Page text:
Kevin Huffman, a former education commissioner in Tennessee who is now the chief executive of Accelerate, a nonprofit focused on tutoring, urged leaders to set aside finger pointing about what went wrong during the pandemic, and instead make a “moral commitment” to helping students recover.
“We cannot, as a country, declare that 2019 was the pinnacle of American education,” he said.
York County Councilmember Bump Roddey said affordable housing is a major need in York County, and he sees the start of a solution in this project.YORK, S.C. — York County Council is looking at allowing a developer to turn an aging mobile home park into a 400-home community, with the promise prices will stay affordable to help families out.The proposed project is on ...
York County Councilmember Bump Roddey said affordable housing is a major need in York County, and he sees the start of a solution in this project.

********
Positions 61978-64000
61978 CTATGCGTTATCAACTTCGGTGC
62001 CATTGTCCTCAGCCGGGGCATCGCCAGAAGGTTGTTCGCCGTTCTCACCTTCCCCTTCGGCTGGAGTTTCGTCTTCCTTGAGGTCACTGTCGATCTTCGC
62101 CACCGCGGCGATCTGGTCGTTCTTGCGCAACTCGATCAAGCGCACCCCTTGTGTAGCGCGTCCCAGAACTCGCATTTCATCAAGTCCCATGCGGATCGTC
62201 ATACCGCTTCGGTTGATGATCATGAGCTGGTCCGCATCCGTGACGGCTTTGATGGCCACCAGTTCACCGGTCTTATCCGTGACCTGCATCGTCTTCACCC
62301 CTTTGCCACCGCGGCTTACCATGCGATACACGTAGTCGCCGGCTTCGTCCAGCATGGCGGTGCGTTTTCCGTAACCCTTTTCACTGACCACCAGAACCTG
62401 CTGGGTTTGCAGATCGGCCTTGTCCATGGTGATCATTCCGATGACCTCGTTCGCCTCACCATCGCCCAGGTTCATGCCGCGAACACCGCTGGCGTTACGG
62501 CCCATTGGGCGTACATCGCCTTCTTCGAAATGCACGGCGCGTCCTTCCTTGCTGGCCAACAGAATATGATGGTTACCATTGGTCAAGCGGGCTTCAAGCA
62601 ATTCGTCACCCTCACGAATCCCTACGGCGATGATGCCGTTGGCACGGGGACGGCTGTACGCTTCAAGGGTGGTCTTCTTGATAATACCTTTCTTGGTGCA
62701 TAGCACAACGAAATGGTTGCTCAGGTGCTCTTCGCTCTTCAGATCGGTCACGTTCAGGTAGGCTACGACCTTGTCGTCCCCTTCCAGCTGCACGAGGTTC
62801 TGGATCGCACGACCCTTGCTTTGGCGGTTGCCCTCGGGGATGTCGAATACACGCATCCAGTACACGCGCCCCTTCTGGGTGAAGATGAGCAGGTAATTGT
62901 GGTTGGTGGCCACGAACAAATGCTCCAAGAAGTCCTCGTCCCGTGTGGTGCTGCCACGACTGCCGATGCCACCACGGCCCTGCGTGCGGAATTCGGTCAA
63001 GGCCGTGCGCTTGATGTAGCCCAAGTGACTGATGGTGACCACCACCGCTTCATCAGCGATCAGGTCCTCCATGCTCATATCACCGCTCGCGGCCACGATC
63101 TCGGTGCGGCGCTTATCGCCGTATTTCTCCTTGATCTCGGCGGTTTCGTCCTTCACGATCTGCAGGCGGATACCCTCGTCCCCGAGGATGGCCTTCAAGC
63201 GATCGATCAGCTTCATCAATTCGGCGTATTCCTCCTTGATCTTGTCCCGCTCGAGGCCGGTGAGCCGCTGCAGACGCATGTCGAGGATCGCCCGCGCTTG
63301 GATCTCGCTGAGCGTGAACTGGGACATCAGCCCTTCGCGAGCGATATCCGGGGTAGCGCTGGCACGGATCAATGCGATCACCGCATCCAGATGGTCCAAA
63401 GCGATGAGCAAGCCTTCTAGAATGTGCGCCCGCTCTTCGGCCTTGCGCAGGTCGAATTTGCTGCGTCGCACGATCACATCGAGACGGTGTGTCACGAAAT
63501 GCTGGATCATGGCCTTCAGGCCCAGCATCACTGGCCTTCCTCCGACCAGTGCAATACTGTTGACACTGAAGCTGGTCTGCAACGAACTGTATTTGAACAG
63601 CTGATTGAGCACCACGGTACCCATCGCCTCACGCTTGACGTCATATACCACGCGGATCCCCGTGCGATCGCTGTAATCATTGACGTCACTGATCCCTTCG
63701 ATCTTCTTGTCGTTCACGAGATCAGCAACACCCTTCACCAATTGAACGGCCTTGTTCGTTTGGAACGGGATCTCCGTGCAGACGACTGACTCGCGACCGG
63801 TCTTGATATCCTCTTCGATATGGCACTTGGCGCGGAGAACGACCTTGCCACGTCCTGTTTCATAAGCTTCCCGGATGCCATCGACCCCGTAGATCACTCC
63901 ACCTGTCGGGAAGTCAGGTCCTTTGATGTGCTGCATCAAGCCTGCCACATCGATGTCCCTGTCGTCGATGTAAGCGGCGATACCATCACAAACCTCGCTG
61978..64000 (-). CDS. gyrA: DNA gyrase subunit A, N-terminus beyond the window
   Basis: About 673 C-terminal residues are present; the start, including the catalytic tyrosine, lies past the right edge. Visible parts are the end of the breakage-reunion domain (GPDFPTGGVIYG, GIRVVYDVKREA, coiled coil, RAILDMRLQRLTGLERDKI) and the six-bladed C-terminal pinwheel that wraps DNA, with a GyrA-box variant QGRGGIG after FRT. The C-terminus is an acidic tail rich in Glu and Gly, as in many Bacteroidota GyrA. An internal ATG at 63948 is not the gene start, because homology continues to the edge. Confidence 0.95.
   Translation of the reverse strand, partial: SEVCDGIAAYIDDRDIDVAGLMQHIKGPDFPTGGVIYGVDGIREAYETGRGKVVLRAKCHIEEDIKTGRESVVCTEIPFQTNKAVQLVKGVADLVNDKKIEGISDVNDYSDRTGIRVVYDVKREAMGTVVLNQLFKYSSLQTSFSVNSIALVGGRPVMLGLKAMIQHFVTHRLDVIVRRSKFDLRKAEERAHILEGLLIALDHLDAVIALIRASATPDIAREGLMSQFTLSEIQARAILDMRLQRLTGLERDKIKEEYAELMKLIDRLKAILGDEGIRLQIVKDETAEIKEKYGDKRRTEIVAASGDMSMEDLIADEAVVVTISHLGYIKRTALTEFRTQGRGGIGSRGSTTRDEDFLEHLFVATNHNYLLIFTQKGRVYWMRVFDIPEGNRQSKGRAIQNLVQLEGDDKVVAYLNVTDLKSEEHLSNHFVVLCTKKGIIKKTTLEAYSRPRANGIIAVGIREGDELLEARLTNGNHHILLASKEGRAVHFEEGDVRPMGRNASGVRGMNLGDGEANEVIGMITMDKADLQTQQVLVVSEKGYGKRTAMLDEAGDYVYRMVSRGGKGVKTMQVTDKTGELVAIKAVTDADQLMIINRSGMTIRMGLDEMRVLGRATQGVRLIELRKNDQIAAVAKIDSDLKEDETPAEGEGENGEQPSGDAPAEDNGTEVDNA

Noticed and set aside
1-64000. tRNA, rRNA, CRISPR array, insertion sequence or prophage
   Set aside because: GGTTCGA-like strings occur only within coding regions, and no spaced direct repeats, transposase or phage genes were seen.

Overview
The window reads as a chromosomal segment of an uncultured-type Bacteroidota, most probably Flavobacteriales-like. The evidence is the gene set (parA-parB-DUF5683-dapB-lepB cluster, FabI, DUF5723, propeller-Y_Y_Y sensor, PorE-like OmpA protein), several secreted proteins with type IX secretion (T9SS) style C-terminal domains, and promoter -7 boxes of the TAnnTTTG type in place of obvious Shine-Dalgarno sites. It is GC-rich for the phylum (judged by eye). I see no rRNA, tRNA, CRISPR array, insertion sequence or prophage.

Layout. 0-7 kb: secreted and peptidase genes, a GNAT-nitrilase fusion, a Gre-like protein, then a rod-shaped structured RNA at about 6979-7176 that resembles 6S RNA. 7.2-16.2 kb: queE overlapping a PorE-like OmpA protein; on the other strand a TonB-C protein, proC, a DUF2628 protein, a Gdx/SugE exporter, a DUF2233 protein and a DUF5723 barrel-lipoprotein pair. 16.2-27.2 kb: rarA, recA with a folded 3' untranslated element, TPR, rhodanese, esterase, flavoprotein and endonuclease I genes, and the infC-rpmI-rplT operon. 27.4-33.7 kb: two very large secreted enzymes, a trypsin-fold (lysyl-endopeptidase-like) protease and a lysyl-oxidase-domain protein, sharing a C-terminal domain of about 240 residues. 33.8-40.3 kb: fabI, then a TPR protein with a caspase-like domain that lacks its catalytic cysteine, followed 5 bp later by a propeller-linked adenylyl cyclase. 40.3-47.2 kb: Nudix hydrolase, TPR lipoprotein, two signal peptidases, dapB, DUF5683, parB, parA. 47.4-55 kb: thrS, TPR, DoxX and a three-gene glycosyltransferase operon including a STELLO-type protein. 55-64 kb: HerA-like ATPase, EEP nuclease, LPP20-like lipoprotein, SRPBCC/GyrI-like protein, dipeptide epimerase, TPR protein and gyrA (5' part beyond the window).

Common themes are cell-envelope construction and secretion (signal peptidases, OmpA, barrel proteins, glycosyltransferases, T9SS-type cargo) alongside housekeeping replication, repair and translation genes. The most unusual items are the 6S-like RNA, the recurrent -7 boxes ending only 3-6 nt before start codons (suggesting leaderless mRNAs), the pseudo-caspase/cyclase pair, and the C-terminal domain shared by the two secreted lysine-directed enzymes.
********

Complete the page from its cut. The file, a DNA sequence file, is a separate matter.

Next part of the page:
YORK, S.C. — York County Council is looking at allowing a developer to turn an aging mobile home park into a 400-home community, with the promise prices will stay affordable to help families out.
The proposed project is on McAfee Court in York, where there are about 40 mobile homes. Virgie Cherry, a resident of 16 years, said she wishes it would be maintained better.
“All this garbage out here," Cherry said. "These people don’t like cleaning yards."
High grass, trash, unpaved roads and some homes on the brink of collapse are just some of the complaints from residents on McAfee Court, many of whom can’t afford to leave the aging mobile home community.
But a new proposal to replace these homes with space for 400 new manufactured homes by Bull Creek LLC is bringing hope to some.
Richard Gee with Bull Creek LLC said families already living in the community would be the first to get a chance to buy a home and rent land in the new development.
Gee said right now many residents are paying around $1,000 to live here. Under his proposal, the cost for housing would stay under $1,500 a month but with better conditions.
“I can ensure that it’s clean, it’s picked up, it’s safe," Gee said. "Sidewalks, paved roads, streetlights, streetlamps, amenities.”